David Lander has died at the age of 73.

The Laverne & Shirley actor died on Friday at around 6:30 PM at Cedars-Sinai Medical Center in Los Angeles as a result of complications from multiple sclerosis.

He had battled the condition for 37 years.

His wife Kathy and their daughter, actress Natalie Lander, and her husband were by his bedside when he passed away, according to TMZ.

David had worked as the Goodwill Ambassador for the National Multiple Sclerosis Society in the US.

He was best known for playing Squiggy on the sitcom Laverne & Shirley from 1976 to 1983.

David Lander has died at the age of 73
David in a promo photo for Laverne & Shirley with Michael McKean, Penny Marshall and Cindy Williams

His sidekick Lenny, played by Michael McKean.

David and Michael met at Carnegie University in Pittsburgh where they developed the characters.

They also starred together in Steven Spielberg's 1941 and in Kurt Russell's Used Cars.

David and his wife Kathy

The duo also voiced penguin cousins Henry and Louie in the  animated TV series, Oswald.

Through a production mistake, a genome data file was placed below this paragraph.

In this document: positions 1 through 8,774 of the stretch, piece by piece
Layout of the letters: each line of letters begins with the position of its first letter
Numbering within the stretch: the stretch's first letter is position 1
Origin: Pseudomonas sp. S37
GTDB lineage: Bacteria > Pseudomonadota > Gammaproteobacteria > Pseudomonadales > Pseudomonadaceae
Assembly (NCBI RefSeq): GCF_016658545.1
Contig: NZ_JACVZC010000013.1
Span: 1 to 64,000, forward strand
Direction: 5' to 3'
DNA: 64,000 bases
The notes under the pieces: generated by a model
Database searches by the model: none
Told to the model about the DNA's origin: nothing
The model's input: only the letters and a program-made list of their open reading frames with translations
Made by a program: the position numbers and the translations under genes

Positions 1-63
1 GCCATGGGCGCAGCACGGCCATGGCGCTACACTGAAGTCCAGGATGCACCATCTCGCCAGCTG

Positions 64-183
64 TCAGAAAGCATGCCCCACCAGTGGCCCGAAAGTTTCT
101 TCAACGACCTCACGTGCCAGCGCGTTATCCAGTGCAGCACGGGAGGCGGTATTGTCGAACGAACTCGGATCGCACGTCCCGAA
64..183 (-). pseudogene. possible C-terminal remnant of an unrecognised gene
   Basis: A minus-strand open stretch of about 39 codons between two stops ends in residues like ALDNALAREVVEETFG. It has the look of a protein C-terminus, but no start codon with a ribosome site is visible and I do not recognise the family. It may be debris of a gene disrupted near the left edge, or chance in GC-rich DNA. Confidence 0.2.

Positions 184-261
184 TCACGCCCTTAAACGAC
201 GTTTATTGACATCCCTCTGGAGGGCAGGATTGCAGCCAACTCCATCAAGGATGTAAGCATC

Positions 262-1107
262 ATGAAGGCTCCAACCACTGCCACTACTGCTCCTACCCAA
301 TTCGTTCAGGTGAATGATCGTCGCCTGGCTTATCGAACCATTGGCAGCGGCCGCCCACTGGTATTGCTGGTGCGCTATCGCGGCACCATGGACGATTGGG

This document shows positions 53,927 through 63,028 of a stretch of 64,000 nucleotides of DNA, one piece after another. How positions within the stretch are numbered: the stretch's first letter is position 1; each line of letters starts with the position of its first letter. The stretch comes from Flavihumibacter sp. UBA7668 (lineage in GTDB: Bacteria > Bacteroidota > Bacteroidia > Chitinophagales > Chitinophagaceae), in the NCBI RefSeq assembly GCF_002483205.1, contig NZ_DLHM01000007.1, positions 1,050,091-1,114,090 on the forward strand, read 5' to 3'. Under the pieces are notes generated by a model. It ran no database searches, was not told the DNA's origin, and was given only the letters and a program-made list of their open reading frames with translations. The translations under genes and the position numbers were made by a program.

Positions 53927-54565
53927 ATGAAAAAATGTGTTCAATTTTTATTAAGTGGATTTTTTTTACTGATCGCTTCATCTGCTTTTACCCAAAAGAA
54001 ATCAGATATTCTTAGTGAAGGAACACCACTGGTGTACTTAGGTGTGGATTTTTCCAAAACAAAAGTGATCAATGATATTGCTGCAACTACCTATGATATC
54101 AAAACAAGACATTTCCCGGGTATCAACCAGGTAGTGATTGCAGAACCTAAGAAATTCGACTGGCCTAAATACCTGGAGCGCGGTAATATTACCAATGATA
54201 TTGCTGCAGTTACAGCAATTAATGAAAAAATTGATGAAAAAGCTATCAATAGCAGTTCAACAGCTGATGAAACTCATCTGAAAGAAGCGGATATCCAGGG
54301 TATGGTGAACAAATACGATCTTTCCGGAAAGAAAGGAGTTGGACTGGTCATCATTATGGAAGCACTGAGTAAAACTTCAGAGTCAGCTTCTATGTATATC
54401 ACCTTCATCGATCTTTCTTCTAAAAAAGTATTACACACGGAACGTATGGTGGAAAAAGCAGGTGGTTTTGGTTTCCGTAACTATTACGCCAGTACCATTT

David starred in a number of TV shows and films, including The Bob Newhart Show, Barney Miller, Happy Days, Viva Valdez, Married... with Children, Twin Peaks, On the Air, The Weird Al Show, Mad About You, Pacific Blue, and The Drew Carey Show.

He married actress Kathy Fields in 1979.

David and Kathy with their daughter Natalie

Kathy worked as an actress and starred in Johnny Got His Gun, but later worked as as a professional photographer.

Their daughter Natalie, born in 1983, is also an actress who is known for her role in ABC's The Middle.

David was diagnosed with multiple sclerosis in 1984 but didn't reveal this publicly until 1999.

David Lander and Michael McKean in 1979

His autobiography Fall Down Laughing: How Squiggy Caught Multiple Sclerosis and Didn't Tell Nobody also touched on his condition.

David said he had kept the diagnosis a secret when he got health checks before starting work on films and shows.

He tried everything to improve his condition, including exercise, alternative medicine, support groups and medication.

David had battled multiple sclerosis for 37 years

When he shared his diagnosis publicly, David said: "I just figured that if people can see me, and see that I'm working - I guess I call it 'fighting' M.S. - maybe I can do some good."

He added: "The first two years were the toughest. I've been in remission most of the past 13 years.

"The major way it affects me is called 'drop foot' in which my knee will buckle. I have to go down stairs slowly, holding the railing, but so do a lot of people who don't have M.S."